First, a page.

Final Quarter

Last Friday, I delivered my presentation on “The Pediatric Airway” and took my Anesthesia final exam (JESUS TAKE THE WHEEL), thus officially ending my Anesthesia rotation. Now that I’ve powered through that experience, I’m about 3/4 of the way done with my fourth year!!

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Good God, time flies by so freakin’ fast. I now have only three more month-long rotations before I’m officially done with my final year of medical school and graduate with my medical degree from the Wake Forest School of Medicine.

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With my last three blocks being an Immigrant Health/Public Health elective, a Radiology elective and another “Flex Block”, this final stretch of the year should be somewhat of a breeze. However, there are quite a few important things to take care of throughout this time outside of my rotations. I need to complete and submit my rank list by February 20th in order to be eligible for the Match. Then there’s Match Day, the one day in the year where all the fourth-years across the nation find out what residency programs they have matched into. Then there’s the SNMA Annual Medical Education Conference, which is taking place in Philly this year. Then I have to attend “Intern Boot Camp”, a two-week orientation session organized by my school for all the graduating fourth-year students. And of course, there’s the whole process of preparing for graduation and the transition into the next phase of my life.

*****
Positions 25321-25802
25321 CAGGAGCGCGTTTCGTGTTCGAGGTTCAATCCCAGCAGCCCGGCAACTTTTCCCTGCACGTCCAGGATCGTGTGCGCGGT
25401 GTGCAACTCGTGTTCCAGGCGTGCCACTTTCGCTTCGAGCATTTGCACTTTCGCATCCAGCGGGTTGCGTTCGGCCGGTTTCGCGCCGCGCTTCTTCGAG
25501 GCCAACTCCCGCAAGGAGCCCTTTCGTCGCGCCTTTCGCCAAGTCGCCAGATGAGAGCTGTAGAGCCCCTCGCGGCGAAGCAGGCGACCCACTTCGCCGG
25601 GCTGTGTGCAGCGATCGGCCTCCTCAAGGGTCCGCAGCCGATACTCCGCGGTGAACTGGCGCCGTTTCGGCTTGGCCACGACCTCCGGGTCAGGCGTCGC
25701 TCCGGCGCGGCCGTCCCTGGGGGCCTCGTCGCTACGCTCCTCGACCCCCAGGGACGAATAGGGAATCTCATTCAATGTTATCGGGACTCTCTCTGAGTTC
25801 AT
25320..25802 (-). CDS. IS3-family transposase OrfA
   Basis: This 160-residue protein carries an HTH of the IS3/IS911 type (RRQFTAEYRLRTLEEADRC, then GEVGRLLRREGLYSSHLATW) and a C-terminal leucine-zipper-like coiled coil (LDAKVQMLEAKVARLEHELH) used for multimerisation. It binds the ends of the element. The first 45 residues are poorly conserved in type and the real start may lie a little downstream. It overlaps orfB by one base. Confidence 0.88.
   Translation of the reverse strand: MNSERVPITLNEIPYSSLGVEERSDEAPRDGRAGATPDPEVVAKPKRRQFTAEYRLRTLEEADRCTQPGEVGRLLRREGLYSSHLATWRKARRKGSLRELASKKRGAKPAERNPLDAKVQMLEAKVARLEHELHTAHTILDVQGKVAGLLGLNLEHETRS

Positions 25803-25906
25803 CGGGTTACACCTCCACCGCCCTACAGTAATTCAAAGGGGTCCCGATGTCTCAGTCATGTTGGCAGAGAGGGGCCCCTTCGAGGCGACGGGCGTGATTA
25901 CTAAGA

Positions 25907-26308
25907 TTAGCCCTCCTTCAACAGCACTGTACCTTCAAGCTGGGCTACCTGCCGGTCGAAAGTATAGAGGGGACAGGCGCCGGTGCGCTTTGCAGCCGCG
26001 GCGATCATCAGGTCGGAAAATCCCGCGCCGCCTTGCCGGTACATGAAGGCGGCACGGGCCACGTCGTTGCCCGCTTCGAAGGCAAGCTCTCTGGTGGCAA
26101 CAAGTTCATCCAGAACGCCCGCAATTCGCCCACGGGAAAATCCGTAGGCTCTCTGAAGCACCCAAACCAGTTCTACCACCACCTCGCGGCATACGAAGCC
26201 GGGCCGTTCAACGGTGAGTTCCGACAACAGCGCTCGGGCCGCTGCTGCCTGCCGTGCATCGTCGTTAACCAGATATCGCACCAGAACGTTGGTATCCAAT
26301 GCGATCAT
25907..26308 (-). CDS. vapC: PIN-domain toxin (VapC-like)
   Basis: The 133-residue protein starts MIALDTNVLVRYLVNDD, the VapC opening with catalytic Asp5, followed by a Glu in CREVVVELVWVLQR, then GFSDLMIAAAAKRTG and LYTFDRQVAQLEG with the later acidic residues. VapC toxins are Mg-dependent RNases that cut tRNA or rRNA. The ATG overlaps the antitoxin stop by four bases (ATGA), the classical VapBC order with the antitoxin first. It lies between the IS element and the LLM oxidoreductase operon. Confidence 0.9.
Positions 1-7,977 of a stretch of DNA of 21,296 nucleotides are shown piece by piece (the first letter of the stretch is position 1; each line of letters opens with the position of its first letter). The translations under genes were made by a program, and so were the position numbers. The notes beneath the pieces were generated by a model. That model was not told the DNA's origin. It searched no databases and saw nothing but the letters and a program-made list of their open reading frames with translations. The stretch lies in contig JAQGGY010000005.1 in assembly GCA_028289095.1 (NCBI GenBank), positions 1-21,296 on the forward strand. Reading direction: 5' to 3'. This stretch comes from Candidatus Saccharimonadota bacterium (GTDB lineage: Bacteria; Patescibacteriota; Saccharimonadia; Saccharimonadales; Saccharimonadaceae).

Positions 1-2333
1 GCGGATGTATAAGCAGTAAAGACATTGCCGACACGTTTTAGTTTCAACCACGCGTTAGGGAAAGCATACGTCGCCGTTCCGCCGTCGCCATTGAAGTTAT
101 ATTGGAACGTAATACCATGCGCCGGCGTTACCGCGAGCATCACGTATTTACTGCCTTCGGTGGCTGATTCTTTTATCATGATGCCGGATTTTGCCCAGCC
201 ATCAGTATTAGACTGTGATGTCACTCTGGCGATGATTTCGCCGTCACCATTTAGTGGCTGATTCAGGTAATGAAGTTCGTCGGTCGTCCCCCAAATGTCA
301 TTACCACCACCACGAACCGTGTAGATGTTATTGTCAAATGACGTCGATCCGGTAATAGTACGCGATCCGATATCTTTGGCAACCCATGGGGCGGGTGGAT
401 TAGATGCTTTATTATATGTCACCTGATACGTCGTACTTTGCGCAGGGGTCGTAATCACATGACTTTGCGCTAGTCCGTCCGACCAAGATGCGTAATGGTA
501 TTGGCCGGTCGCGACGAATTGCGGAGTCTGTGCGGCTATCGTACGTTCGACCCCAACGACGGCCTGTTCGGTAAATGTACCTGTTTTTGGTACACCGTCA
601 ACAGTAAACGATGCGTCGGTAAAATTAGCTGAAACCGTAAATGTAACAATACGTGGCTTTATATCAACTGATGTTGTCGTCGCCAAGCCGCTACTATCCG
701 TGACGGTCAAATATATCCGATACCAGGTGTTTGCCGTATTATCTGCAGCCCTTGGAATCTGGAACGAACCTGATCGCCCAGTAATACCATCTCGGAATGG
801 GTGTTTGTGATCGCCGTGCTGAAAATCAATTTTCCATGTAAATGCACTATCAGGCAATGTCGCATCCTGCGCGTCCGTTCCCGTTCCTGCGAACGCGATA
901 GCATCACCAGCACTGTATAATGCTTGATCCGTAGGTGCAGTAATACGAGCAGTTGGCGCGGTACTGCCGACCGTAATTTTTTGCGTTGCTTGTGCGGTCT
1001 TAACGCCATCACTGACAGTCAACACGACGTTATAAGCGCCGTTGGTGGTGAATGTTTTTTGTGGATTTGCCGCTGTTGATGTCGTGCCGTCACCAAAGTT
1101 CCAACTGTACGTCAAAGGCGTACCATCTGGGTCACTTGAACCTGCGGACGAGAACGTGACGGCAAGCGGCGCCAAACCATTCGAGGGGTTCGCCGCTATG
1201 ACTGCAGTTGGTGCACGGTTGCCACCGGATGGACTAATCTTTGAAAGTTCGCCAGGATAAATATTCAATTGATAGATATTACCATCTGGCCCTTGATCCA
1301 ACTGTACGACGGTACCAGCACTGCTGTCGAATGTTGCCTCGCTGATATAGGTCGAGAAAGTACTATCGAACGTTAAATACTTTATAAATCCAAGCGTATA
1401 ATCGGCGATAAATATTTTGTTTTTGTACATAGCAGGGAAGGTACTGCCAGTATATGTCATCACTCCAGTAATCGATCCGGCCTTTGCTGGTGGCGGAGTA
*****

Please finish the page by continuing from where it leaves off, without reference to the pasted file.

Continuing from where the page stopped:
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While these next few months will be more chill than the vast majority of my medical school experience was, it will still be a very busy time for me nonetheless. I didn’t even mention that I still have to carry out my obligations for the SNMA as well as put some dedicated time aside for blogwork. Since I’ll have more free time than usual, I definitely want to invest some of that time and energy into further enhancing this blog and figuring out how I’m going to move forward with it in residency. When I initially started this blog, my sole intention was to record my experiences throughout my time in medical school. Now that it has become so much bigger than I could have imagined, I have absolutely no intention on stopping the momentum that has propelled this platform into the lives of so many people. Aside from taking some time for both the SNMA and the blog, I definitely want to spend some time traveling to a few places for fun and also spend quality time with friends, family and my girlfriend. I’m real excited for what these next few months will bring, and am looking forward to the fantastic fourth-year life that has been promised to me for soooooo long!!

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I don’t want to take up too much of your time today, so I’ll breeze past some quick updates. The Anesthesia exam that I spent TOO MUCH time studying for was annoyingly specific and difficult. Who knows how that test went…I’m just mad that I actually read through ten chapters in two weeks, only to be asked questions that I would have never known the answer to, no matter how much I studied those chapters. I prepared a great presentation though, and it was on a topic that will be beneficial to me in the long run, so there’s that.